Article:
Mama ain’t got time for that summary: Try calling your body a she (he/they) instead of an it. It’s a lot harder to be terrible to another she (he/they).
Have you ever had “a day” with your body? Unfortunately, I can recall many many days where I haven’t felt great about myself. I battled several years of disordered eating in college so I wasn’t nice for quite some time. Slowly over the last decade I have loosened the reigns and started to treat myself with grace. But I still have my moments.
Postpartum always seems to leave me with some insecurities about my body. I guess it makes sense. What a delicate time, you know? I’m wearing mesh underwear, my nipples are raw, my stomach is still stretched and popped like a baby is inside of it. Postpartum is a dichotomy. On one hand, I am amazed. In awe, that my body has created and birthed a human. On the other hand, I have a hard time recognizing myself. I don’t fit into my “normal” clothes, but I also don’t have a baby belly anymore. I’m frustrated, lost, in between. All that to say, postpartum is often a time where negative thoughts about my body can creep in.
It was during postpartum with Nellie these last several months that I listened to the book, Fierce Free and Full of Fire, by Jen Hatmaker (included in my running list of personal development books for women). And in that book Jen shares a tool that Dr. Hillary McBride, author of the book, Mothers, Daughters, and Body Image: Learning to Love Ourselves As We Are (I haven’t read it, but it’s now on my Audible Wishlist) shared. Dr. Hillary McBride says to call your body she. (If you use a different pronoun, go with that, but I use she.) If you’re like me, you probably didn’t realize that your default is to call your body an “it”, an object.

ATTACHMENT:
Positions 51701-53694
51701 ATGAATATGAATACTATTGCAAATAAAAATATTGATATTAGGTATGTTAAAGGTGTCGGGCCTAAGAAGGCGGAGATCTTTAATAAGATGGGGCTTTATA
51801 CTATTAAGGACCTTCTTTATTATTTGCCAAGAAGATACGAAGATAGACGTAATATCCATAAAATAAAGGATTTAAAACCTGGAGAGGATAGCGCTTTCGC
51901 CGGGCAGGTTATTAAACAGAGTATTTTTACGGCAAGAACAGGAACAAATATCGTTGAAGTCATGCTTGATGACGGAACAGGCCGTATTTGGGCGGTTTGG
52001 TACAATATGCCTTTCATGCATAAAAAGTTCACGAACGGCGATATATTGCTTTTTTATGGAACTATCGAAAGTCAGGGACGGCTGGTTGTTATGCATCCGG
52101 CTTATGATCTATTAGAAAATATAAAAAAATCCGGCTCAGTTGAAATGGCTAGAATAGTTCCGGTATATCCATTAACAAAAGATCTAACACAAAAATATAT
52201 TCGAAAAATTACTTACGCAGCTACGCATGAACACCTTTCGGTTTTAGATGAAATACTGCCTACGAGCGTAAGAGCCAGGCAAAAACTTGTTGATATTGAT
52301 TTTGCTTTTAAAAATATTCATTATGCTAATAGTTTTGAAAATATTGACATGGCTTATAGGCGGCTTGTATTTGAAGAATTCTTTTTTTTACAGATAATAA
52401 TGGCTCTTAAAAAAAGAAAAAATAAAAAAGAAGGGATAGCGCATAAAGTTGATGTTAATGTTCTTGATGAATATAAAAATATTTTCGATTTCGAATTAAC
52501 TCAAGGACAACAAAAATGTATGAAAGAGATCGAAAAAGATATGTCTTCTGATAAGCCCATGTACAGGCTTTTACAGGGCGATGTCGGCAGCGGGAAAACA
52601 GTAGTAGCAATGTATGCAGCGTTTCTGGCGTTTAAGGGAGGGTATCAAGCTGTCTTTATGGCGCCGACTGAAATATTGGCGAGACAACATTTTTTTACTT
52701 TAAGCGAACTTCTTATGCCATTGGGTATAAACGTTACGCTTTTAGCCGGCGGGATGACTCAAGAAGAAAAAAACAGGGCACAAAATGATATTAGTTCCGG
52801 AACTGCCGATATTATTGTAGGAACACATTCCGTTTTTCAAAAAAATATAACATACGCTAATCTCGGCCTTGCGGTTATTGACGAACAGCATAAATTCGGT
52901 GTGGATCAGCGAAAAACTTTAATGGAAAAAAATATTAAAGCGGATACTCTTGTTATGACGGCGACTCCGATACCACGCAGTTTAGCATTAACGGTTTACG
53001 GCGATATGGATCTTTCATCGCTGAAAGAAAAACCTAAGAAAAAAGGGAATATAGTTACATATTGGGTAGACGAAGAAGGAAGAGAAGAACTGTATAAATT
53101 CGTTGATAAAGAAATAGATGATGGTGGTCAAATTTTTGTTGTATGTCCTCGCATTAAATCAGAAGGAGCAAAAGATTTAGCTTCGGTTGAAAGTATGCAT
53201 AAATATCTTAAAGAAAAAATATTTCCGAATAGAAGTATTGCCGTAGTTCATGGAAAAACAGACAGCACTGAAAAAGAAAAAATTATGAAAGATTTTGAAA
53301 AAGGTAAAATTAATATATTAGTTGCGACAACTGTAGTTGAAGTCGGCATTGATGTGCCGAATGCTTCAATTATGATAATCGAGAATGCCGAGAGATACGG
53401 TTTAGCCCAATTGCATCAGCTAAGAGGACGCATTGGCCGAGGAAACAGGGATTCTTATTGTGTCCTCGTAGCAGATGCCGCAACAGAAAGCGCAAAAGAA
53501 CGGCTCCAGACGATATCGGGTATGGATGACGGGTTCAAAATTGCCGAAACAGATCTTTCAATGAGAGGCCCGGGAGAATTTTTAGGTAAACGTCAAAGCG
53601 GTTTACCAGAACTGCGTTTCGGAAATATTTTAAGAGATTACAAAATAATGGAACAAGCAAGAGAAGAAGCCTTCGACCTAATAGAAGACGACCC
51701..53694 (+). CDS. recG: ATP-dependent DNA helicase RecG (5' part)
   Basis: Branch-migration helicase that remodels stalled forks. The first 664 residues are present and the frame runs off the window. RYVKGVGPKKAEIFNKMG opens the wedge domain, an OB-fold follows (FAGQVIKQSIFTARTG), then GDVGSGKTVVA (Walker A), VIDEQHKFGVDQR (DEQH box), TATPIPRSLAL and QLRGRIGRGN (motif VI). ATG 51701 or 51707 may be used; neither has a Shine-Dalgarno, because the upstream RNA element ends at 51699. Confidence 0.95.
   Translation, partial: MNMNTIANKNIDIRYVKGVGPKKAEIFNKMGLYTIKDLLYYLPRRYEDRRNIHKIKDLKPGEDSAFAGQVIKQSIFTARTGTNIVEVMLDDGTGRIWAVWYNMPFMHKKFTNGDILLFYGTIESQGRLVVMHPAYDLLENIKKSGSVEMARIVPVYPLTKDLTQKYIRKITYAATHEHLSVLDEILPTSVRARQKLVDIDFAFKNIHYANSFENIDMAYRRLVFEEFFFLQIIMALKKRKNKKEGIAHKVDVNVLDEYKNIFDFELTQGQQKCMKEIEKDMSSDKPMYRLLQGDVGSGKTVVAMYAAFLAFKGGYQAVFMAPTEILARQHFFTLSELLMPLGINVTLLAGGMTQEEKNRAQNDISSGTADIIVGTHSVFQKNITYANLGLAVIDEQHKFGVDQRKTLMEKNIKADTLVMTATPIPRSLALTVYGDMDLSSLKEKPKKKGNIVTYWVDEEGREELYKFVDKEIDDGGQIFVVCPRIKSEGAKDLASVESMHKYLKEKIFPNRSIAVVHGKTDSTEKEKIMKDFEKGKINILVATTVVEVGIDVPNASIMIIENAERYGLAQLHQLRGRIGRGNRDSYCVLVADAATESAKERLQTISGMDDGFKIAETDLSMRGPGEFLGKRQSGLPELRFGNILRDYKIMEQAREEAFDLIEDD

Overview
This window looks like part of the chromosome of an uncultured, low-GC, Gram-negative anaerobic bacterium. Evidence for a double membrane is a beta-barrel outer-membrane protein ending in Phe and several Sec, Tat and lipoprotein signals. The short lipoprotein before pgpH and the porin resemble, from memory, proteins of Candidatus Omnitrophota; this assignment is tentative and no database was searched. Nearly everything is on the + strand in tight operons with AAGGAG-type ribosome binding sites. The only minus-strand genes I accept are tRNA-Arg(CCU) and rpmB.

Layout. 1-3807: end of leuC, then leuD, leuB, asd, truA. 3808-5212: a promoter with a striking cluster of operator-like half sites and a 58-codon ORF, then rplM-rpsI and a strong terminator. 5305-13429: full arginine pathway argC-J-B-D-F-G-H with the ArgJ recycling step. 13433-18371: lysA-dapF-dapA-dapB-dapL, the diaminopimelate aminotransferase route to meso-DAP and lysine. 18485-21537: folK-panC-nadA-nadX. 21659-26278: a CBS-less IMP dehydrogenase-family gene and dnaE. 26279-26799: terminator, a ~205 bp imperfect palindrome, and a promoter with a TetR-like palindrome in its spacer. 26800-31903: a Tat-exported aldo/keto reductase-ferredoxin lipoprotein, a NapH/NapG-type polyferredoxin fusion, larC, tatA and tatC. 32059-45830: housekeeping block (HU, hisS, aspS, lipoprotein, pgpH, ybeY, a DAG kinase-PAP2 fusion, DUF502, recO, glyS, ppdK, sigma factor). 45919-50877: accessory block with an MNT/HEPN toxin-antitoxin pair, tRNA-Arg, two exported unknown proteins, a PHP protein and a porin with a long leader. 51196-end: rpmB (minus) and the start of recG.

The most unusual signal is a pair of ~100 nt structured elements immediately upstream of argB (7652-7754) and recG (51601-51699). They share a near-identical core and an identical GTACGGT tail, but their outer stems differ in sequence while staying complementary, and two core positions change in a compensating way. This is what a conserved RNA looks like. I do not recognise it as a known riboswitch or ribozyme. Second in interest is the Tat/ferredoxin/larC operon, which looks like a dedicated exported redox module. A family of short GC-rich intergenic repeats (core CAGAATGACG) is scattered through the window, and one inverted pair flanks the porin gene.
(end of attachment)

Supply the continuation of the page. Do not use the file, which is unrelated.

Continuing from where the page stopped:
Call your body a she.
It’s powerful to call your body a she instead of an it because it’s a lot harder to be harsh with a she. A friend. A sister. A teammate. Instead of treating your body like an object that you use. Calling your body she makes you and your body partners in crime. Best friends. Attached. Forever and and ever.
She (my body) carried and birthed two beautiful baby girls.
She tells me when I am tired and reminds me to rest.
She climbed the jagged edges of Angel’s Landing.
She walked down the aisle to marry Jeff.
She took me all over the United States, across Europe, and throughout Thailand.
She trained day after day to play college volleyball.
She is pretty amazing. She deserves my compassion like any other friend of mine. I don’t hesitate to love my people and will not hesitate to love her. After reading that book, when feel myself being critical, frustrated, or just simply meh. I repeat my words back using she and my heart aches that I was that hard on her. This simple mindset shift has changed my relationship with her (see what I did there) for the better. Give it a try!